2021 WEEK 8: B&W Pseudo-Solarisation

This week’s challenge is a technical one, namely to simulate a B&W Pseudo- Solarization (also known as Sabattier Effect) by means of a considerable change of the gradation curve.

Now, some or many of you might not know what Solarisation and Pseudo-Solarisation are, what the difference is and why the challenge is to simulate and not to make a Pseudo-Solarisation.

The answer is quite simple, both Solarisation and Pseudo-Solarisation are photochemical effects, so these do not occur in digital photography but only in (what is falsely called) analog photography.

Here are links to Wikipedia articles describing these effects in detail:

These two images are examples of a Pseudo-Solarisation (left) and of a (digitally) simulated one (right) and the result of your photo should have a similar look.

photos by Klaus Deisenberger

The left photo is a real Pseudo-Solarisation (original photo taken on B&W film and then processed in the darkroom to create the Pseudo- Solarisation (Sabatier) effect. The right one is a digital photo post-processed in GIMP to simulate a Pseudo-solarisation.

The choice of object is completely up to you, it can be a building, a flower, a vehicle or whatever but note you have to consider that the effect is quite drastic, so not every photo is suitable to be converted to a Pseudo-Solarisation and the aim is not only to get the effect but also to have a good looking image as result.

The best images for the effect are high contrast B&W photos (or B&W conversions) with simple outlines and preferably a lot of details having clearly delineated transitions from bright to dark.
Try different photos, not every photo is suitable for this effect, the goal should be an image in which the subject is presented mainly by white lines and a minimum of white areas.

How to create the effect in digital photography:

Start with a B&W photo [2] or convert a color photo to B&W [1] and open it in a program (Photoshop, GIMP, Lightroom etc.) which allows processing of color / gradation curves. If you don’t have such a program it can even be done in the free and easy to use app Snapseed which is available for iOs, Android and also for PC.

Open the curve dialog in which you see a straight line from the left lower to the upper right corner.
Note for Lightroom users: select Point curve (and not the Parabolic curve option)
Grab the center of the curve (red dot in [2]) and move it up vertically to the top, the curve will look like in [3] and the darker grey tones will get much brighter, the medium and brighter grey tones will become white. Grab the upper right corner (yellow dot) in [3] and drag it completely down. Your curve will now look like in [4].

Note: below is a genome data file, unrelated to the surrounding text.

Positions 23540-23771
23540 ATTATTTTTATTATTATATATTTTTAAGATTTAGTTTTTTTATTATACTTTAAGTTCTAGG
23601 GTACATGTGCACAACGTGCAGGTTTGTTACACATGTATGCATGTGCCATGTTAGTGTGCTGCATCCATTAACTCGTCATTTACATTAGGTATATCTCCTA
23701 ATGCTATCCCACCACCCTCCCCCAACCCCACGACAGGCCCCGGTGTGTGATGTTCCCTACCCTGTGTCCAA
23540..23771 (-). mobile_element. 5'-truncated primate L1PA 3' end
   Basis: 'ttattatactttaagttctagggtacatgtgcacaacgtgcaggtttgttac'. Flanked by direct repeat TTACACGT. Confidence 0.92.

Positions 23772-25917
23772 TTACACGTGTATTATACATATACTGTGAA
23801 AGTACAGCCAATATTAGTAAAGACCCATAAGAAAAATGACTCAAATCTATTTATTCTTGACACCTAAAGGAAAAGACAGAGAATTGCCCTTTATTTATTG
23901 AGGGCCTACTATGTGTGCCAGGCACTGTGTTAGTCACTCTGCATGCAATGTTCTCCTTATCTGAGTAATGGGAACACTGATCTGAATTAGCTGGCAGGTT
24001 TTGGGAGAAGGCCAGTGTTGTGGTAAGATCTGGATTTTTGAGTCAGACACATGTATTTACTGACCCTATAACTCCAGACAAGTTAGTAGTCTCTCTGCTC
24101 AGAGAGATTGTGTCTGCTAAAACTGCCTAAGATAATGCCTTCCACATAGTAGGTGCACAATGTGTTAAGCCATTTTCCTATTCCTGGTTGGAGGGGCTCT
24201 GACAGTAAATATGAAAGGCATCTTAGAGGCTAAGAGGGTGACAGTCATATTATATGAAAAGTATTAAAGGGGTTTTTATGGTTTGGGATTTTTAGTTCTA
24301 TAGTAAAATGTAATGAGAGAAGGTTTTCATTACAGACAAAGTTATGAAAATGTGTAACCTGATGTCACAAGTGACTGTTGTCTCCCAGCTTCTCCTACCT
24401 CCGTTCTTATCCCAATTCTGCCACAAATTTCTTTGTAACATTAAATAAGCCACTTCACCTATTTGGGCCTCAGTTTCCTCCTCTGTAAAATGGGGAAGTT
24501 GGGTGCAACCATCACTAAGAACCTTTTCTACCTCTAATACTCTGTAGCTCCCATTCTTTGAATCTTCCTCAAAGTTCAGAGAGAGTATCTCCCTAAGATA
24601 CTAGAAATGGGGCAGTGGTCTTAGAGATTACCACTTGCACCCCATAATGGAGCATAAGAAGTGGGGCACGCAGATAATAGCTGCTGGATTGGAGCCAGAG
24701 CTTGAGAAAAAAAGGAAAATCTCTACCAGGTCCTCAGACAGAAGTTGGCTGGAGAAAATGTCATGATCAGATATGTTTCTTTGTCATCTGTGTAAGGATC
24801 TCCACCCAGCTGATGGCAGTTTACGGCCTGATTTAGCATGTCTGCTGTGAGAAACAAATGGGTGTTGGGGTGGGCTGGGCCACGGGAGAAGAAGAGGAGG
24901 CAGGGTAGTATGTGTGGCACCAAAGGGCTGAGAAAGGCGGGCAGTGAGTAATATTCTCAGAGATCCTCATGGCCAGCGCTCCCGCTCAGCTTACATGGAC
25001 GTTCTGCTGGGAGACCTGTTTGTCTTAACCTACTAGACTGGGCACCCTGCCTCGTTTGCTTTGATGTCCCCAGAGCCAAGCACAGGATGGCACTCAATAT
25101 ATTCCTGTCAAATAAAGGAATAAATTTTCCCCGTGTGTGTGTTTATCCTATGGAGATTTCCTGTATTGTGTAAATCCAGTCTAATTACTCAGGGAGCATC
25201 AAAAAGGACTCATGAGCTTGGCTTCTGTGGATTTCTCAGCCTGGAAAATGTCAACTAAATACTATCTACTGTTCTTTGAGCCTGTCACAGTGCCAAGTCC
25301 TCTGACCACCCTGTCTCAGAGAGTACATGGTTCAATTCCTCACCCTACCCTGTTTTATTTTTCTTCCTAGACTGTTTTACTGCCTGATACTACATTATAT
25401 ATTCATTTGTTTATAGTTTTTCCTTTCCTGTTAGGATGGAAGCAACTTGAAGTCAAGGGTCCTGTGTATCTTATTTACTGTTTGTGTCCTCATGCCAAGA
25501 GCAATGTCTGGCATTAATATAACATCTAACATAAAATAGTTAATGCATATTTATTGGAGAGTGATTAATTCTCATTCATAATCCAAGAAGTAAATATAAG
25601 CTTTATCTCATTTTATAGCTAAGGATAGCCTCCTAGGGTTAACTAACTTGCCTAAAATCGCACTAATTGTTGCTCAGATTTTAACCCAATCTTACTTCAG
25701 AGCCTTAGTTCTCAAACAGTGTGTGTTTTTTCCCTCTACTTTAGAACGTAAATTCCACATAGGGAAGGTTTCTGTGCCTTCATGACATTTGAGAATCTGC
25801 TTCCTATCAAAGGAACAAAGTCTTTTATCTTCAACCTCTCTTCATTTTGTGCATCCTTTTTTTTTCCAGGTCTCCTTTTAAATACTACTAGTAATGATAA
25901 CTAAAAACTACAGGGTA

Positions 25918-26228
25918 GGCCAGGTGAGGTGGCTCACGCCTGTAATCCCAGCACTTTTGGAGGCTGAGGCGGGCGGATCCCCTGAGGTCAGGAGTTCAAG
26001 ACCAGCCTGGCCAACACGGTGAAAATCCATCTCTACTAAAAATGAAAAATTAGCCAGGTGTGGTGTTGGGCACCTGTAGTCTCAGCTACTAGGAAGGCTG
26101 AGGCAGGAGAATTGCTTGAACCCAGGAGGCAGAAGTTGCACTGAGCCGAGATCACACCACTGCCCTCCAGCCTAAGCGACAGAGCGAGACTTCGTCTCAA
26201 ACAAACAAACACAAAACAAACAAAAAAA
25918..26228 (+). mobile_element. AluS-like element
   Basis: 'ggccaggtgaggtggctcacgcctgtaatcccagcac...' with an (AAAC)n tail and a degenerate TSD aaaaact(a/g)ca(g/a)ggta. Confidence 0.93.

Next step: move the lower left point (green dot) in [4] horizontally towards but not completely to the middle and then the lower right point (yellow dot in [5]) to the left. You will notice then the bright parts of the image getting darker, the more you drag the curve to the middle, the darker the former bright areas get [6] and [7].
If the left and right corner are too close together the image gets almost completely black and details get lost as demonstrated in [8], so you might need to move one or both of the points outwards again. It depends on the contrast and details of the original image how far from the center the left and right lower points (green and yellow dots) need to be to get the best result.

Sunflowers – photo by Klaus Deisenberger, converted to Pseudo-solarisation in GIMP

Note: if the left lower point (green dot) is moved too far to the middle, the image will look like the left picture below, if the right lower point (yellow dot) is moved too far to the middle it will look like the right one (which is just the negative image of the left one. In case both touch in the middle the image will turn either completely black or completely white (depending on the exact position of the topmost point of the curve:

photo by Klaus Deisenberger

Conversion of the same original photo to a Pseudo-solarisaton in Lightroom and Photoshop shows nearly idendical curves and result:

Lighroom and Photoshop curves by Jeanie Sumrall-Ajero

The next picture shows the same exercise repeated in Snapseed on a mobile phone. Open your image in Snapseed, select tools and in tool select curves and try to follow the procedure as described above. Controlling the curves on the small touchscreen with fingers is however not so easy, but you should be able to achieve similar curves to get end a similar result:

Pseudo-Solarisation simulated in Snapseed, photo by Klaus Deisenberger

To recap this week’s challenge:

  • Convert a photo to a simulated Pseudo-solarisation by means of changing the color / gradation curve.
  • The choice of subject is up to you.
  • Post your photo during the week of Sunday, Feb. 21 to Saturday, Feb. 27, 2021
  • Please remember to comment on at least FIVE photo submissions this week by answering the question “why?” in your comments. In other words, “why do I like (or not like) this photo?” or “why did this photo catch my eye?” Thank you!

The friendly community guidelines are pretty simple:

  • Take a new photo for the current weekly theme, not something from your back catalog or someone else’s image.
  • Post your photo each week to our active communities on Facebook or Flickr (or both). Tag the photo:  #2021photochallenge #photochallenge #tempusaura
  • Don’t leave home without your camera. Participating in the 2021 Trevor Carpenter Photo Challenge is fun and easy.